‘Absolutely draining’: Hospitals, staff strained as COVID-19 cases skyrocket

CHARLOTTE — The number of people with COVID-19 at area hospitals is on the rise -- and some are running out of beds during the dire situation.

[CORONAVIRUS IN THE CAROLINAS; HERE’S HOW TO STAY INFORMED]

Some health care workers are concerned about a shortage of nurses and doctors to handle the load.

The hospital is running out of beds for sick patients who don’t have the coronavirus.

“Our morale here in the ICU, we are overwhelmed with everything going on but we’re optimistic, and we want this to be over,” said Diana Tejada, a critical care registered nurse at Novant Presbyterian.

She is growing weary as more COVID-19 patients are hospitalized.

“It has been mentally, physically, absolutely draining,” Tejada said. “It’s hard to watch a patient get sick and then succumb to this.”

There were 2,811 people across the state that were hospitalized with the virus, according to the latest report from the North Carolina Department of Health and Human Services on Wednesday.

[Record high COVID-19 deaths, hospitalizations reported in NC; percent positive reaches 12.5%]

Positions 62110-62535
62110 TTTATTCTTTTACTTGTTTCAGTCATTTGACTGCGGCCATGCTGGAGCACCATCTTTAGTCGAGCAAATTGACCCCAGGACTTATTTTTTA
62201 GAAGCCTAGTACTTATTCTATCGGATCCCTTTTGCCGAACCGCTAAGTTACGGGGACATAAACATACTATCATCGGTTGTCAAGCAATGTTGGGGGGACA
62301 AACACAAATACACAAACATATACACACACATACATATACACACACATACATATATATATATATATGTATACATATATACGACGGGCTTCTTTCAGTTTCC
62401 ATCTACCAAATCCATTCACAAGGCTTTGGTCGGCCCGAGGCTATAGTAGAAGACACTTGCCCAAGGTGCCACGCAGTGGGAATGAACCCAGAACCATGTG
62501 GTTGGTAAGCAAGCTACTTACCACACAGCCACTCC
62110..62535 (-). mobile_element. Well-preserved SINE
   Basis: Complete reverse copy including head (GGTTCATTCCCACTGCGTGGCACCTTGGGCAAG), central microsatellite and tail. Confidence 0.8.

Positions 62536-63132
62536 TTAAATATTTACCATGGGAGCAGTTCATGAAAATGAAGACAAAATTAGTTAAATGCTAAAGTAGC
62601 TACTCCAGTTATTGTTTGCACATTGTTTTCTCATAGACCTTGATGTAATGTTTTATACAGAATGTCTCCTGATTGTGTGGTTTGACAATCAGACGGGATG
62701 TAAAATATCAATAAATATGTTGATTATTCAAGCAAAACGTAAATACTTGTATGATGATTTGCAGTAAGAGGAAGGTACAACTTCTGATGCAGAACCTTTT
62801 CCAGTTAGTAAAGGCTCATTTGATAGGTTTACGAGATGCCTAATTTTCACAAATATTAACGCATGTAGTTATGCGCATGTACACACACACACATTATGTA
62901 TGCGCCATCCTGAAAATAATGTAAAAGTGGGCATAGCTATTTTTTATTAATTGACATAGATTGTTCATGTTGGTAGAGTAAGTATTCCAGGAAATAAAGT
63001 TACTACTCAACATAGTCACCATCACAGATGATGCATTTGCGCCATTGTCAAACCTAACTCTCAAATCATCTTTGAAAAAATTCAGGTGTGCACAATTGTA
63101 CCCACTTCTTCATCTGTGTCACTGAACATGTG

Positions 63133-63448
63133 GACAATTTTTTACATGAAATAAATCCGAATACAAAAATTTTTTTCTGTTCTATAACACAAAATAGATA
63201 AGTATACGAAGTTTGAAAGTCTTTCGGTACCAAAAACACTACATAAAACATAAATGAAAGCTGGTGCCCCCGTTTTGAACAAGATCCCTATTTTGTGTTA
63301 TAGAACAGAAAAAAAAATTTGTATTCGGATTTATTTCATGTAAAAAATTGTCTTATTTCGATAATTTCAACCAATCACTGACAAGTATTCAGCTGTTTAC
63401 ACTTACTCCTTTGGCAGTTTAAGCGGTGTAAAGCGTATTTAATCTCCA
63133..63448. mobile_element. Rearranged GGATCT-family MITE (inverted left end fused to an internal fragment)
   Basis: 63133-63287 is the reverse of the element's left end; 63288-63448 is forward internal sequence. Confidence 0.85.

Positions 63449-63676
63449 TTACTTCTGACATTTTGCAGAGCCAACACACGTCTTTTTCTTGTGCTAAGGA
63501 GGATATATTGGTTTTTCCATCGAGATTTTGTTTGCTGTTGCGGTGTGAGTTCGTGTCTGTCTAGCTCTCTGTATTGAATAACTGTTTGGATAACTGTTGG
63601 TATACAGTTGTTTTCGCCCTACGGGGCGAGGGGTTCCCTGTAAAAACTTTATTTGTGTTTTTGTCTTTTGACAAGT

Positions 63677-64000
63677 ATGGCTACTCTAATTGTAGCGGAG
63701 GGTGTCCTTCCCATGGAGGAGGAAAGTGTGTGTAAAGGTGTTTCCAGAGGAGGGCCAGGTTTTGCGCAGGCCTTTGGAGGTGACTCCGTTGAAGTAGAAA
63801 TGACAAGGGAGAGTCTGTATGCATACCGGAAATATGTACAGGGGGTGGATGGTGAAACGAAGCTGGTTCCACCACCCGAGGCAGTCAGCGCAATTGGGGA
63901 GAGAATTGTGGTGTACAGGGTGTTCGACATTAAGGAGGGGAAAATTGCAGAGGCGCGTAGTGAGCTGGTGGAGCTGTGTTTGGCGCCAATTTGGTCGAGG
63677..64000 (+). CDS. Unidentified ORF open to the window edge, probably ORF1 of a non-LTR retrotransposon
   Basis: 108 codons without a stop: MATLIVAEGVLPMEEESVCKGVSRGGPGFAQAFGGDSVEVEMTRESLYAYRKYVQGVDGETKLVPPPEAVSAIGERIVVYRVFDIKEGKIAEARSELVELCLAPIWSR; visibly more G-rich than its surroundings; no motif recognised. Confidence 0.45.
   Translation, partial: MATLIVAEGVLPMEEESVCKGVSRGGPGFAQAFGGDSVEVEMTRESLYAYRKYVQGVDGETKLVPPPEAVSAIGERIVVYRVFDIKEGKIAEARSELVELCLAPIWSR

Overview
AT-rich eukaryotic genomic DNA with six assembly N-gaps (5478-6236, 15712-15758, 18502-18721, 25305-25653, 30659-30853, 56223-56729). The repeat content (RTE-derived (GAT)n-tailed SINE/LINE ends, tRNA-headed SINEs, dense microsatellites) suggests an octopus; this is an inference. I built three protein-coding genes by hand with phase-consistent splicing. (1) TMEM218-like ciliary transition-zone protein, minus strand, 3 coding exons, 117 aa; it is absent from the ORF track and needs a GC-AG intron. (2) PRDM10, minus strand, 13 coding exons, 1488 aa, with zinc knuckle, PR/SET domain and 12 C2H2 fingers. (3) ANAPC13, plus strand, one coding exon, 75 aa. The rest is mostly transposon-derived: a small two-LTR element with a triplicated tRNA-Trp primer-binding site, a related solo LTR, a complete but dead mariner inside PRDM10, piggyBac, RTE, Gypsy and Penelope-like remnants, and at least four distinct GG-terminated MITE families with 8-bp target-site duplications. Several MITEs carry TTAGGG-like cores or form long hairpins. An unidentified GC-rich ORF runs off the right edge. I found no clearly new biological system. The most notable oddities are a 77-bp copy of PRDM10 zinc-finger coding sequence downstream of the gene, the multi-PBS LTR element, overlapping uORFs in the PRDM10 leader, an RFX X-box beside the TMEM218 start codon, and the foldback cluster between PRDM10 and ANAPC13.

Mecklenburg County Health Director Gibbie Harris said she’s concerned about capacity challenges at local hospitals.

“We’re hearing from systems, they have increased numbers in acute care beds and also ICU beds,” Harris said.

A spokeswoman for Atrium Health said Wednesday that the hospital hasn’t reached capacity yet, but she wouldn’t give details on ICU bed space.

The state’s top health official, Dr. Mandy Cohen, said hospitals statewide are working to create more space for COVID-19 patients.

“They had COVID units,” Cohen said. “Those are full. Now they are converting other units to be COVID units as well. It does mean we have less space for other things as we staff up more on COVID.”

Health leaders are also helping nursing staffs, who are strained by the recent surge.

York County hospital prepares for surge in COVID-19 cases

Piedmont Medical Center in York County is 100% full, according to the Department of Health and Environmental Control.

However, Piedmont officials said there are a total of 288 beds, which is more than the state reported.

Hospital officials also said it does have beds available.

“In the event we see a surge of positive cases that need to be hospitalized, our hospital has plans in place to continue providing care safely,” hospital officials said in a statement.

Health leaders want to make sure that if you or a loved one is sick, the situation should not discourage you from seeking care. Call 911 or go to the hospital if you have a life-threatening situation.